Long-term outcome of endoscopic therapy in patients with bile duct injury after cholecystectomy.
J Gastroenterol Hepatol. 2009 Feb 4;
Authors: Weber A, Feussner H, Winkelmann F, Siewert JR, Schmid RM, Prinz C
Abstract Background and Aim: Bile duct lesions, including leaks and strictures, are immanent complications of open or laparoscopic cholecystectomy. Endoscopic procedures have gained increasing potential as the treatment of choice in the management of postoperative bile duct injuries. Methods: Between January 1996 and December 2006, 44 patients with biliary leakages and 12 patients with biliary strictures after cholecystectomy were identified by analyzing the endoscopic retrograde cholangiopancreatography database, clinical records, and cholangiograms. The long-term follow up of endoscopic treatment in biliary lesions after cholecystectomy was evaluated by this retrospective study. Results: In 34 of 35 patients (97%) with peripheral bile duct leakages, endoscopic therapy was successful. Transpapillary endoprothesis and/or nasobiliary drainage were removed after 31 (5-399) days. After stent removal, the median follow-up period was 81 (11-137) months. In patients with central bile duct leakages, the success rate after median 90 (4-145) days of endoscopic therapy was 66.7% (6/9 patients). The median follow up after stent removal in six successfully treated patients was 70 (48-92) months. Eleven of 12 patients (91.6%) with bile duct strictures had successfully completed stent therapy. The follow-up period of this patient group was 99 (53-140) months. Conclusions: Endoscopic treatment of bile duct lesions after cholecystectomy is effective, particularly in patients with peripheral bile duct leakages and bile duct strictures. Therefore, it should be the first-line therapy used in these patients. Although endoscopic management is less successful in patients with central bile duct leakages, an attempt is warranted.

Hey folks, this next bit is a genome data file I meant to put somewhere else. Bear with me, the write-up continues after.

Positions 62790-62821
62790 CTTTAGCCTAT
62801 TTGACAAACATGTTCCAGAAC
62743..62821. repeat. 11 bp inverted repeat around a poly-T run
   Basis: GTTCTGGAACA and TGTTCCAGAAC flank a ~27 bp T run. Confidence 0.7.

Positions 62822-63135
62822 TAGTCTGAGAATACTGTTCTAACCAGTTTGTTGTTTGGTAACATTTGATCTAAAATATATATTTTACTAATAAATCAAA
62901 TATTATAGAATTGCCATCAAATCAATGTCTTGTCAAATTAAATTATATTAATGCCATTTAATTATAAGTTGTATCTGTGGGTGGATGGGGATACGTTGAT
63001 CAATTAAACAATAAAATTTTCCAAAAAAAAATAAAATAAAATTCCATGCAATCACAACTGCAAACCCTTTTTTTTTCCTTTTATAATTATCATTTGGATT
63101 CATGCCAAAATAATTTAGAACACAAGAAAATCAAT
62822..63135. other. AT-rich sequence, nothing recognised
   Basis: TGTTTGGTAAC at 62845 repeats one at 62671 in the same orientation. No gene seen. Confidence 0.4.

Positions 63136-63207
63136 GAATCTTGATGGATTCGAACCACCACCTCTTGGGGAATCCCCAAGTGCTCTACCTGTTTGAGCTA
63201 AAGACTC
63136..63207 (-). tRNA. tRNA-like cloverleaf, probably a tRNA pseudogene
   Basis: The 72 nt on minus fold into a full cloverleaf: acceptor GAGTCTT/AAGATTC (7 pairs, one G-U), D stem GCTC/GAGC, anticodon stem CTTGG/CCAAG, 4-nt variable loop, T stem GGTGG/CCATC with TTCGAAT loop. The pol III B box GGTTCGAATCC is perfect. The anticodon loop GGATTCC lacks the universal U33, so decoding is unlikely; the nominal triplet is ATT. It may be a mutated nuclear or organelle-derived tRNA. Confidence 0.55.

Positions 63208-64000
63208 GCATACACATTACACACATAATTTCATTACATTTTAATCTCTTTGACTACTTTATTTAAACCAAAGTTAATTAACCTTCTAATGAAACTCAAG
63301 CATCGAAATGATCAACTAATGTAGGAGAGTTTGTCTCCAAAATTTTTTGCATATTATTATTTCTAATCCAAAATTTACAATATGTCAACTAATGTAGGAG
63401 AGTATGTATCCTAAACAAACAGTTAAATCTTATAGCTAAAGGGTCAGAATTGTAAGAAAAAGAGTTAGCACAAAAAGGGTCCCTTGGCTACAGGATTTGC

PMID: 19220666 [PubMed - as supplied by publisher]